This is Roderick Bailey's study of SOE operations in Albania during WW2. Albania was a secondary area of operations compared to Greece and Yugoslavia, but the British sent in 7,000 rifles, 5,000 SMGs and 16 million rounds of ammo, amongst other equipment.
The effort to foster resistance in Europe actually started very early in Albania. Plans were made in 1940 and the first operation was launched against the Italians in April 1941. Exiles were recruited in Istanbul, home for many Albanians who had fled the country or part of the trading community. The SOE officer, Margaret Hasluck, was one of the very few British officers who had detailed knowledge and had travelled in Albania. However, she had fixed ideological views on which Albanians should be supported and her reports were increasingly unreliable.
The book details the various missions sent to Albania by SOE. By 1943, there were three main armed groups in Albania. The nationalist Balli Kombetar was the largest, but had done very little fighting against the occupation forces and increasingly collaborated with the Germans. The monarchists, led by Abas Kupi, supported King Zog but again did very little fighting. As in the rest of the Balkans, it was the partisan LNC who did the most fighting, increasingly dominated by communists, led by Enver Hoxha. They gained support mostly in the south and with the young. The older establishment became increasingly out of touch as they collaborated in an effort to maintain power.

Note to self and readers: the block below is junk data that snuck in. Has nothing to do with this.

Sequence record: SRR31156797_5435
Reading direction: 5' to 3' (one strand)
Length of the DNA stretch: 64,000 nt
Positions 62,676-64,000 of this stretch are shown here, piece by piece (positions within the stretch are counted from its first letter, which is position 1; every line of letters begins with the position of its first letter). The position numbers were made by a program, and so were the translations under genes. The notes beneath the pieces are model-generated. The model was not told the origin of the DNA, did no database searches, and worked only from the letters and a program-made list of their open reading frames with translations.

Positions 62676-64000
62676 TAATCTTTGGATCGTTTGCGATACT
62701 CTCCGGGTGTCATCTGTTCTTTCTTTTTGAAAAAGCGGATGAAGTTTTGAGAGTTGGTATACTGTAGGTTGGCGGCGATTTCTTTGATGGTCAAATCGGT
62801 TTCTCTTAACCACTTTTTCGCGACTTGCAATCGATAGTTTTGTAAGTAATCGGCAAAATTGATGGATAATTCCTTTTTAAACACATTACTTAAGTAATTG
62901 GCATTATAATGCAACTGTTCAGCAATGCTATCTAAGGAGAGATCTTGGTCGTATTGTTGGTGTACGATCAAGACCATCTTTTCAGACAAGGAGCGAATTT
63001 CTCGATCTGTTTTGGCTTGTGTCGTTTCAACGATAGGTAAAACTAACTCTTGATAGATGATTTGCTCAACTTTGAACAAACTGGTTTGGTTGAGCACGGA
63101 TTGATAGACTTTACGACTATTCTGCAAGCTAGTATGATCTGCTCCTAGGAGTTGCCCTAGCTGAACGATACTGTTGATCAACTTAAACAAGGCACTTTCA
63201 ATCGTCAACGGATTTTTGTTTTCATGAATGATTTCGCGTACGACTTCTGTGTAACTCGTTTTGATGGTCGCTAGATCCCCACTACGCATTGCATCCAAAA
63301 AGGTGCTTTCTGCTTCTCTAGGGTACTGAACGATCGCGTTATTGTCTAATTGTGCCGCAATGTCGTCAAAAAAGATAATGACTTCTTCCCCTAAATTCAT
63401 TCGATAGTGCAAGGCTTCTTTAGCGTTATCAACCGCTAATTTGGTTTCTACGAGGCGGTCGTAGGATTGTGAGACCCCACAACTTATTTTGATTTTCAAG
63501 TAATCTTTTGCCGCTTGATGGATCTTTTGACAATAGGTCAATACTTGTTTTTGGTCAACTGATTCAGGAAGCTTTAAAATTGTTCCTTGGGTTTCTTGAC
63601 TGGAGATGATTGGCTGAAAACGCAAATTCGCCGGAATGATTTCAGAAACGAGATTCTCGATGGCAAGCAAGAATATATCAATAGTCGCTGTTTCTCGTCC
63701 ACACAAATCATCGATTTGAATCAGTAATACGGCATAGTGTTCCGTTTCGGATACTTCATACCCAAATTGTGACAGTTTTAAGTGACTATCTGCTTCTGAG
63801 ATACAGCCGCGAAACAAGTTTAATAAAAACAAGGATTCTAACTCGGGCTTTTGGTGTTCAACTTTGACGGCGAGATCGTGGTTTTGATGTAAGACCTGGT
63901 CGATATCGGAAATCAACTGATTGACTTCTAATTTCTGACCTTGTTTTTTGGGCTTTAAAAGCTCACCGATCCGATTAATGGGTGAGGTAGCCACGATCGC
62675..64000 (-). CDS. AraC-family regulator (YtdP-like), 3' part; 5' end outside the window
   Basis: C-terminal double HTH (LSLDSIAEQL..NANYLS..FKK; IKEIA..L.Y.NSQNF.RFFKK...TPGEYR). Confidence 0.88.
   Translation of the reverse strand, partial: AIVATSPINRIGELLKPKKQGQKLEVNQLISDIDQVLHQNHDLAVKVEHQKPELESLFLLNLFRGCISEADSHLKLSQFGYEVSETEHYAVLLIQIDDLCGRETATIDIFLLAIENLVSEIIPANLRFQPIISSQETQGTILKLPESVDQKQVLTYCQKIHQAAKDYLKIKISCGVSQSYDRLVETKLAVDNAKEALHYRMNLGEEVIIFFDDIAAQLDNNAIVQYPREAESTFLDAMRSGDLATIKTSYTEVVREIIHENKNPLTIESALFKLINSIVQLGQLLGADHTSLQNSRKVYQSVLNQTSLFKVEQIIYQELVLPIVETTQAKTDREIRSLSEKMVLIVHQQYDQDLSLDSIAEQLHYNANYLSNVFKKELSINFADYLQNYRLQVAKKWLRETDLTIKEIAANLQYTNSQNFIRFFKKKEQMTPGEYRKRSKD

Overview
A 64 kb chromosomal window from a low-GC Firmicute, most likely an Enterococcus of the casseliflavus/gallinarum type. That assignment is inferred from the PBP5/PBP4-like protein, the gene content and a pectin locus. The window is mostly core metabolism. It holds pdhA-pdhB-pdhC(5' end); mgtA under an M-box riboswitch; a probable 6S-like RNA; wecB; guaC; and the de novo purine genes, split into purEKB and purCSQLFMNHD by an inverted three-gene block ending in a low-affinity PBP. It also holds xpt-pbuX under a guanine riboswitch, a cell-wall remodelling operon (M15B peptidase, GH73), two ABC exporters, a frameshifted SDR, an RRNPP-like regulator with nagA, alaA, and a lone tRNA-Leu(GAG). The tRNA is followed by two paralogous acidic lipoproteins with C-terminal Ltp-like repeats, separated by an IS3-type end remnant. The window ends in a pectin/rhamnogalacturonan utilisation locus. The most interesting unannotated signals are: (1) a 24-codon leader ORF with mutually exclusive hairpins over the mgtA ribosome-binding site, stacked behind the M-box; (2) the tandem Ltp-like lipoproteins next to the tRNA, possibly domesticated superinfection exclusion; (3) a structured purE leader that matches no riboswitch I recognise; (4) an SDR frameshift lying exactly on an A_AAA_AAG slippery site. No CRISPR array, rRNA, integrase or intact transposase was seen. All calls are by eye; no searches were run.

The British sent missions to all three groups, which in itself created tensions. However, the priority was to support those fighting the Germans, and that meant the partisans. Junior SOE officers were concerned about the impact of this after the war. There were right and left-wing SOE officers, which has resulted in a number of conspiracy theories over support for the partisans. However, we now know that the War Cabinet was focused on short-term effectiveness and they knew who was actually fighting through ULTRA intercepts. Sadly, Hoxha turned out to be one of the most paranoid post-war leaders in the Balkans, leading Albania into isolation and economic hardship.
One of the most well known SOE officers was Major Anthony Quayle, who went on to appear in a number of classic war films including, Ice Cold in Alex, The Guns of Navarone and Lawrence of Arabia.
I have read a couple of memoirs of the participants, which while interesting, lacked the objectivity and access to recent sources that form the basis of this book. I would also recommend Bernd Fischer's Albania at War 1939-1945, for a wider look at the conflict.
Reading this book during the 75th-anniversary commemorations of VE Day, you cannot but admire the courage of the SOE officers who fought in some of the most inhospitable terrain in Europe.